Thursday, February 13, 2014

2. Slayground by Richard Stark

During this re-read of the Parker series, I have mentioned several times now in reviewing various titles that said title may be vying for the spot of best Parker book.  Well we can just put that to rest right now.    At this point, Slayground is the hands-down winner.  Now there is a tiny possibility that Butcher's Moon could knock if off at the last second, but it is very doubtful.  Slayground is not the first Parker book I ever read.  I'm pretty sure that was The Green Eagle Score, which was on the shelves of a book distribution company I worked at in the early 90's.  Later, though, when I had moved to New York, I found a hard copy of Slayground (the  book club edition of the 1971 Random House at the top of the page here), read it, loved it and passed it on to a friend which started us on a Parker-hunting craze.  So I credit it with turning me from an appreciator of Stark's work to the fanatic I am today.

[SPOILER ALERT!  YOU REALLY SHOULD JUST GET SLAYGROUND AND READ IT.  Why deny yourself pleasure?  If you haven't read it, reading my blathering below is like reading a restaurant review of a delicious meal that is right around the corner of your hosue and affordable.  Why not just get the real thing?]

Upon rereading it in 2014, the exquisite craft of Slayground has only been reinforced in my mind.  The opening chapter is a master class in in medias res (and let's not forget another genius Westlake metaphor, the armoured car wheels turning "like a dog chasing rabbits in its sleep") .  I had remembered that, but I had completely forgotten how brilliantly and efficiently the entire novel is set up in the final paragraph of that opening chapter.  Parker standing there in the cold, just about to run into a closed amusement park (his only choice with sirens coming, his escape car totalled) glimpses behind him to see in the parking lot across the way two crooked cops getting a payoff from two local outfit men (another genius metaphor, the black mafia Lincoln "as deeply polished and gleaming as a new shoe").  Right there, that is everything you need to know.  It's a brilliant premise and takes the book from escaped heister with cash avoiding cops to escaped heister with cash trapped in a closed amusement park in the dead of winter while the entire organized crime racket of the area comes in to hunt him down and get the money.  It's a quantum step up in coolness.

Now that would be enough right there.  But no!  Westlake develops that basic premise in a few more chapters of Parker ascertaining that he truly is trapped, that the legit cops were scent on a wild goose chase and he then begins to prepare for the eventual hunt.  This only takes up the first 40 pages of the book and then we are brought into part two, the viewpoint shift that is a hallmark of the Parker books.  This time, we get to meet the two crooked cops, one more experienced and corrupt and definitely wanting to get his hands on Parker's stolen cash, the other already nervous about being on the take and feeling like hunting a man down and killing him, criminal or not, may be crossing his moral line.  We also get to see the syndicate men, one a rising star in the local mob and the other his strong arm man.  When you read this section, you realize the depth that Westlake is going to bring to the book.  We could be satisfied with the game of cat and mouse with Parker the mouse, but we are going to also really learn about the characters who make up the cat, thus making Parker's kicking of their ass that much richer and complex.  Furthermore, we also get a glimpse into how the local outfit is structured and who are the people that make it up.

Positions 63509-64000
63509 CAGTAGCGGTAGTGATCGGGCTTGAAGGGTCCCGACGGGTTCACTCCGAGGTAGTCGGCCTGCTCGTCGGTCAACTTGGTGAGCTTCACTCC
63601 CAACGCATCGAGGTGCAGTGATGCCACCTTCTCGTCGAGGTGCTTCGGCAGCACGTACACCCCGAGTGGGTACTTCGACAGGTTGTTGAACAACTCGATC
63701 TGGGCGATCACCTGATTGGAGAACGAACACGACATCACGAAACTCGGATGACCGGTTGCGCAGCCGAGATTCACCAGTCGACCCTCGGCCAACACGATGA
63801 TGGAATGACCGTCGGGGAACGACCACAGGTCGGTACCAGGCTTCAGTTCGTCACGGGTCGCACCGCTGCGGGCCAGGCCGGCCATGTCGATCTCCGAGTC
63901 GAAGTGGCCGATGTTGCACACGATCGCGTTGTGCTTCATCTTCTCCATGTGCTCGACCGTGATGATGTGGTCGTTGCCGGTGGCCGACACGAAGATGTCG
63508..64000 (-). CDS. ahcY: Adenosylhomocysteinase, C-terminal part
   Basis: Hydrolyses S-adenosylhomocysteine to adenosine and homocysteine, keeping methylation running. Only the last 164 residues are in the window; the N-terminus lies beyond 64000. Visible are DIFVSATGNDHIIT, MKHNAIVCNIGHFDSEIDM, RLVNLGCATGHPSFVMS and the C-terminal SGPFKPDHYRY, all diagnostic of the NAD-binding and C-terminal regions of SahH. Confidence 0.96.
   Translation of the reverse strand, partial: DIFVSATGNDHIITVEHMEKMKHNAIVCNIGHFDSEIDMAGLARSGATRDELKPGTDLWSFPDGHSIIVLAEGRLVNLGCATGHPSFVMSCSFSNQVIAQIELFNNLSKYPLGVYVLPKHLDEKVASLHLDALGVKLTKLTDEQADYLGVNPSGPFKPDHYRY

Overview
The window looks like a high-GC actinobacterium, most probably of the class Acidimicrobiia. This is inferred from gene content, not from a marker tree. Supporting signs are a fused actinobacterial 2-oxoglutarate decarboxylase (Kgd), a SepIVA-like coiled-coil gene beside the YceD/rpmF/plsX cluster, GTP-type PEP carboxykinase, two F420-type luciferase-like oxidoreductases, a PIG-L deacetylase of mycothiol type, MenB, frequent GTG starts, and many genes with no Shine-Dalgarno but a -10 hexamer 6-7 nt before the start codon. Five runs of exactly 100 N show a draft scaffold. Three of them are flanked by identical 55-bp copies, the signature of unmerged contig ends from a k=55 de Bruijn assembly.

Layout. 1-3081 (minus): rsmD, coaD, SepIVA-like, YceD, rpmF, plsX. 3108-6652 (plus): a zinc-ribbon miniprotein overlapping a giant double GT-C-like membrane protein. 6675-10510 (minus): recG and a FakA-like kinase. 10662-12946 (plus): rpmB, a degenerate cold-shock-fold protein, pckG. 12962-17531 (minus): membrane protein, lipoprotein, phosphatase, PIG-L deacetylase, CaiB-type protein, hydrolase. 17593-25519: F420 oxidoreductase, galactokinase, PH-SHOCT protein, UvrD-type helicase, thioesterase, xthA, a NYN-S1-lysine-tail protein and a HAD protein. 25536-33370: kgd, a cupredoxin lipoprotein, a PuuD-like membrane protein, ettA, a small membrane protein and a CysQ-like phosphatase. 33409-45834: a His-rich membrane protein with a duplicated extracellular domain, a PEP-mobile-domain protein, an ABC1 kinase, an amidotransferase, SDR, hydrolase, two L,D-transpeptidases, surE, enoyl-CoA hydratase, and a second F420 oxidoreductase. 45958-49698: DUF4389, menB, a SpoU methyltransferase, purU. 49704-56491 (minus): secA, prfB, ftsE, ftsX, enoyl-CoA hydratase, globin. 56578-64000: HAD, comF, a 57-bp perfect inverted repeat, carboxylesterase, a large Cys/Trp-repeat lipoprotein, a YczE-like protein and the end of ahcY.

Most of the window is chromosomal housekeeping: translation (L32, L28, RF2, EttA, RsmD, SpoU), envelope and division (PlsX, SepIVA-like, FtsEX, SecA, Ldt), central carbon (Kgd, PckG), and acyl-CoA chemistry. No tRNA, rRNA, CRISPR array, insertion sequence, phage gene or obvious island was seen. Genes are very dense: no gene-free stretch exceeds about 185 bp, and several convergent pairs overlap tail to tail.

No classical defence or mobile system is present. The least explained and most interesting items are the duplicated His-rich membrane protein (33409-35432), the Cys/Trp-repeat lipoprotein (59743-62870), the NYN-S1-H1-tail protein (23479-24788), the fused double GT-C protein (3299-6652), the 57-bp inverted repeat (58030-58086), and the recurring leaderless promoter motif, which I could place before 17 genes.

This is all 40 pages in and it got me so excited that my poor wife had to suffer my effusive exposition of the points made above while she was trying to get something done (I still haven't entirely lost the adolescent boy in me whose over-enthusiastic and point-by-point retelling of movies I had seen inspired a rule banning me from talking about movies with the rest of my family).  The rest of the book fully delivers on its promise.  It actually goes even farther, though I was ignorant of this at the time, in setting the stage for the orchestral climax of the Parker series, Butcher's Moon.  I wonder if Westlake knew he was setting it up at the time?